It isn’t talked about enough and often stigma exists for mental illness as in popular media paints us with one brush: deranged. There was even a treatment of mentally ill patients in horrible places like asylums and they were treated less than human because it wasn’t understood why caused the dysfunction in the brain, but as psychology and psychiatrist took root, the mind became more significant and doctors were able to see and treat those suffering, but my own journey was difficult. Most mental illness manifests in the late 20’s of a person but it can be present in early childhood, but it doesn’t bloom until then, and so I gripped the very edge of destruction and pain. I can’t recount the times I tried methods to wrestle out the emotional pain of those that didn’t want to understand and having a support system is very important, but I didn’t have one in the early days and thus suffered because of it.The reality of living with schizoaffective disorder Click To Tweet
Yet, I pulled myself together when it seemed death could come to me, and honestly, suicide is higher for those suffering as the statistics point out. Knowing I found some sort of will in me, I decided to live for a tomorrow that could come again, for the sun will rise again the next day and I wanted to see it. The closing of my story is of joy and of happiness in that even though I struggle and have bad days than most people, I still fight, but I wanted to overcome the fear, the cowardice in me, and with the meds not working as they did before, I opted for a new psychiatrist that could confirm my suspicion and place me correctly so I could get the right treatment.
Soon, I was diagnosed with Schizoaffective Disorder, which can mask as Bipolar Disorder and be mistaken for it. Schizoaffective Disorder has a bit of the symptoms of Schizophrenia of delusions, psychosis followed by a mood disorder such as mania and/or depression. Basically it’s Schizophrenia and Bipolar Disorder rolled together into a new diagnosis, and it explained why I had trouble fitting in and was more aware than most of my peers to the point of dissociation, which is feeling like you’re out of your body and not connected to the world at large. The new diagnosis made more sense and clicked in my understanding and while it’s treated the same as Bipolar Disorder, with the same psychiatric meds, it still presents its own problems. Problems I didn’t foresee and ones I don’t wish on anyone, but I didn’t blame anyone anymore because what good what it have done? Still, with Schizoaffective Disorder which accounts for 0.3% of the population compared to Bipolar Disorder which has a higher percentage rate, yet there are no surprises to when you realize that you have it, and thus, it happens.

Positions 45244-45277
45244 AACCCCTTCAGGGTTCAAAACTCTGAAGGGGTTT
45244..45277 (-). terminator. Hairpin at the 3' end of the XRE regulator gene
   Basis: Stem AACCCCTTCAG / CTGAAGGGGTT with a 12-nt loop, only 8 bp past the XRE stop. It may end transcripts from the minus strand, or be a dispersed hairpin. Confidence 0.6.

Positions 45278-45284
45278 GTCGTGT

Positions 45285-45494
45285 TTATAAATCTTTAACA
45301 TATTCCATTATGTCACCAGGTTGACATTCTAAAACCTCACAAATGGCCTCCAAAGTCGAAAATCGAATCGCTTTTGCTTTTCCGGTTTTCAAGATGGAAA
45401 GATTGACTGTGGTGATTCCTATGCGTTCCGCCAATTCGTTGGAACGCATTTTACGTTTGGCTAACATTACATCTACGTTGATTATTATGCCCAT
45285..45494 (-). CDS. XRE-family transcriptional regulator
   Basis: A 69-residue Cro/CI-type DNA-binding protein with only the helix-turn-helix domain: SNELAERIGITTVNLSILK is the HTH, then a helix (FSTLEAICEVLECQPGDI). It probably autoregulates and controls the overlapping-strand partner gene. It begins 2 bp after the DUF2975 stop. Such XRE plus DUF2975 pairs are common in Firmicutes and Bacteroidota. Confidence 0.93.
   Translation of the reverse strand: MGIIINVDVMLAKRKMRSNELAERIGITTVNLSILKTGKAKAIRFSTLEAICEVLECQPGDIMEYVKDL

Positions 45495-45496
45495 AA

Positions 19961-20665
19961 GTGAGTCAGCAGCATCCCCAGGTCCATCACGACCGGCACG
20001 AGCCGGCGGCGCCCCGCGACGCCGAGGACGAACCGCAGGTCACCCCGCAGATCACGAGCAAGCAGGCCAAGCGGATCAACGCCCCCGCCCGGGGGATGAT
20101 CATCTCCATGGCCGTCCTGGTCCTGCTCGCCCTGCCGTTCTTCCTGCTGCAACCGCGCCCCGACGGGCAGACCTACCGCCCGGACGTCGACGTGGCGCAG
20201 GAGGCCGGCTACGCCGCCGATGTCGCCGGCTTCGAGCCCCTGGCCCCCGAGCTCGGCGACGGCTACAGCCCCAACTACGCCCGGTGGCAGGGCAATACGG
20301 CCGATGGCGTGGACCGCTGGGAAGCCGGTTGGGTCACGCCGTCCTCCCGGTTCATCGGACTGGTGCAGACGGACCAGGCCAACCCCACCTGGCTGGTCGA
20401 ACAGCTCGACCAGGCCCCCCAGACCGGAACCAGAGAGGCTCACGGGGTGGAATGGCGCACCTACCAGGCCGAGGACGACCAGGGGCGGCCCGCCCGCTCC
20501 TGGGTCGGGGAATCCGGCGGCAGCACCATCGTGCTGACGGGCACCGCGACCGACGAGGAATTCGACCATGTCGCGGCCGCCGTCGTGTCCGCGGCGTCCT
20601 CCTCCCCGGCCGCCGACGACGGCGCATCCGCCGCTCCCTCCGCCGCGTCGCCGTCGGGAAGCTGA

I guess I can take away that mental illnesses are difficult to treat, diagnosis, and manage, but that doesn’t mean life is over once you acquire one; it just means that you have to try harder to keep the same quality of life and overcome those obstacles. It’s not a death sentence, but merely something that happens, and it needs to be recognized more and bring an end to a undying stigma about it. Sure, there are several times that mental illness can be very severe and some people can get deranged but most of the time, people suffer in silence because they don’t want that label as “crazy”. We just want a bit of normalcy in our lives and while mental illnesses from Schizophrenia to Schizoaffective Disorder can be treated, they should be respected as they aren’t the fault of the sufferer; in fact they help me preserve more and help me appreciate life a little bit. While there are no definite cures, they can lead to physical symptoms as well, so mental illness in general is a bit tricky and can be misdiagnosed or missed, but don’t let it consume your life and realize that it is manageable and you can be stronger. I feel like it gives me a better understanding of the silent world of those suffering from both physical and mental disorders, but just never forget that you deserve to have a great quality of life regardless of what you’re going through. You’re never alone, just know that. You’re never alone in this and we are all human regardless.